The door control/lock assembly 20 and the door server system 60 work together to provide a number of functions. For example, the door server system 60 records all uses of the door lock 22, including authorized entries and unauthorized attempts to enter. The door server system 60 also provides the necessary controls and communications capability to allow the door administrator to configure various security settings of the operation of the door control/lock assembly 20, in addition to the basic authorization settings of which keys are allowed to unlock which doors. These security settings include such functions as to who is authorized at specific times. Other additional functions include settings as to who is to be notified in the event of an alarm of low battery condition or a detection of hardware failure condition and how such notification is to take place (e.g., e-mail, pager, automated phone call, or the like.) Such factors as the amount of lead-time to report that low battery condition can also be set.
In this embodiment, the door administering system 60 periodically polls all connected door control/lock assemblies 20 to update frequent or most recent users saved in the embedded controller 28 and receive reports from the embedded controller self-test routines. If the embedded controller 28 in the door control/lock assembly 20 does not receive a poll from the door server system 60 within a pre-set interval, it can initiate a report to the server on its own.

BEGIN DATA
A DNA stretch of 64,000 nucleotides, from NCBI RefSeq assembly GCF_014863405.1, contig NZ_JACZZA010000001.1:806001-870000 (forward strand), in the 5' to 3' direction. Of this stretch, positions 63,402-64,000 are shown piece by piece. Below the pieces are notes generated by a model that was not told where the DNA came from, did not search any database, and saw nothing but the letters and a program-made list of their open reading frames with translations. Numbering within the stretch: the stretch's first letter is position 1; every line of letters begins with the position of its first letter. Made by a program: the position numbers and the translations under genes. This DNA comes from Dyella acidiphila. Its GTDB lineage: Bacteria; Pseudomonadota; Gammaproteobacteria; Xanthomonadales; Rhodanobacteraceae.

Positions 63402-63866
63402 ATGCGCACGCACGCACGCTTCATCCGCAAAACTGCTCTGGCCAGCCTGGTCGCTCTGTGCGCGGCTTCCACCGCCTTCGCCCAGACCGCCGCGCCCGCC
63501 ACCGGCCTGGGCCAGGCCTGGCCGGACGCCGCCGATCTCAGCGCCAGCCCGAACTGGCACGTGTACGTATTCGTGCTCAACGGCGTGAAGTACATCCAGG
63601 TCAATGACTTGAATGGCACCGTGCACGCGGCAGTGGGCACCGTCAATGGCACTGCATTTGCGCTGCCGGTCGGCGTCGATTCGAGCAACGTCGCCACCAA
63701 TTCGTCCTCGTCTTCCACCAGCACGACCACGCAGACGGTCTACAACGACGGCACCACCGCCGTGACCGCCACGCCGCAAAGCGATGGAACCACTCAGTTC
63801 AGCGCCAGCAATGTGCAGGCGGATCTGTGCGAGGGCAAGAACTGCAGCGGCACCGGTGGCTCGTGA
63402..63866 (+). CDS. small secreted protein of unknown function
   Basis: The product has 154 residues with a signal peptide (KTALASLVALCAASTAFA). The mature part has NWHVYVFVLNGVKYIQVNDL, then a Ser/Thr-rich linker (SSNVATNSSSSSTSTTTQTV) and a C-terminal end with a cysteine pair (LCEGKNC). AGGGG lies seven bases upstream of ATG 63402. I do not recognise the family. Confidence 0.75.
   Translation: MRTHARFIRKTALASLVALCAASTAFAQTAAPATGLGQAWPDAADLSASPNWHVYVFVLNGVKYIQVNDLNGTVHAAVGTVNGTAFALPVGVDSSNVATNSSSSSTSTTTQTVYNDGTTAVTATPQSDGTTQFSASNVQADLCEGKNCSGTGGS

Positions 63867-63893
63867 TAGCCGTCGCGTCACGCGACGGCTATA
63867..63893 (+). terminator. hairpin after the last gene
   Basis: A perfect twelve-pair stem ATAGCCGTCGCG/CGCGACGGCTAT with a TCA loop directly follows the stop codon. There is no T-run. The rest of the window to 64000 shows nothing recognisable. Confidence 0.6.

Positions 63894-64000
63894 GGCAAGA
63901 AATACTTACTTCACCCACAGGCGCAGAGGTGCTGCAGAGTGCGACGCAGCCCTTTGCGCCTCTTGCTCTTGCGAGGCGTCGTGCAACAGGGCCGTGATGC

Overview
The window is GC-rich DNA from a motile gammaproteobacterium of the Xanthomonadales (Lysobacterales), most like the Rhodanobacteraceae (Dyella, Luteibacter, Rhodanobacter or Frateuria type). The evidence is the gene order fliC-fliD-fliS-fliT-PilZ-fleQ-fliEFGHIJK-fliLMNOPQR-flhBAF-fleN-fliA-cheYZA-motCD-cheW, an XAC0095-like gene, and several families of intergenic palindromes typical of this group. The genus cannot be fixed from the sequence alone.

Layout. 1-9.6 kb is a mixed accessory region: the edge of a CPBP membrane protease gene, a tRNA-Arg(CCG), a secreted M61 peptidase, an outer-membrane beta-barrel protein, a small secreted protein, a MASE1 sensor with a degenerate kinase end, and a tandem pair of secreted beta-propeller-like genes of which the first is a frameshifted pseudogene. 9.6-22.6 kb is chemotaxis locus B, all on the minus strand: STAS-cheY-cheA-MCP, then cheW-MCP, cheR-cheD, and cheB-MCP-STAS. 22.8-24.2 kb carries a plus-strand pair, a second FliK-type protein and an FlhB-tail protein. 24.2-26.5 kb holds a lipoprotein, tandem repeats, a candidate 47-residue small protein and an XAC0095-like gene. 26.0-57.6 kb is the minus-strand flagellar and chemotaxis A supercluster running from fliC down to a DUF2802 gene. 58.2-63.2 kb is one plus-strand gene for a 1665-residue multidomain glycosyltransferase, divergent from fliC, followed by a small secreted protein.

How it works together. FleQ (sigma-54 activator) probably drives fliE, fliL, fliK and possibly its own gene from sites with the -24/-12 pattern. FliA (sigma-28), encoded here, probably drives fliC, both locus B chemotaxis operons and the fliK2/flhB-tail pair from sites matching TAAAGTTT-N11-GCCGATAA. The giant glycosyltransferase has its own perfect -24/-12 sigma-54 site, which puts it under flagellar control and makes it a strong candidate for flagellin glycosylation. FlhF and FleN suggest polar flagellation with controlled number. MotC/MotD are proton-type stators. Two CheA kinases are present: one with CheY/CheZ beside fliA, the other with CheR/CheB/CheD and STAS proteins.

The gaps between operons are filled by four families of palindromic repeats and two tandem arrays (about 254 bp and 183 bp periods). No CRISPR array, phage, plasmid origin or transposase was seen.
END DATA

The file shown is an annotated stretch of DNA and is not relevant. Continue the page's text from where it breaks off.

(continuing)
A single door server system can provide these functions for a number of doors controlled by the same door administrator, or multiple door servers can be used. The same door server can also provide these functions for a number of different door administrators, but each door administrator is prevented from accessing the information pertaining to doors controlled by others. Any number of door server systems can run on the system at the same time. The information recorded in each door server database concerning the authorized entrances and exits through the door and the unauthorized attempted entrances and exits may be used in several ways. Reports can be generated when required.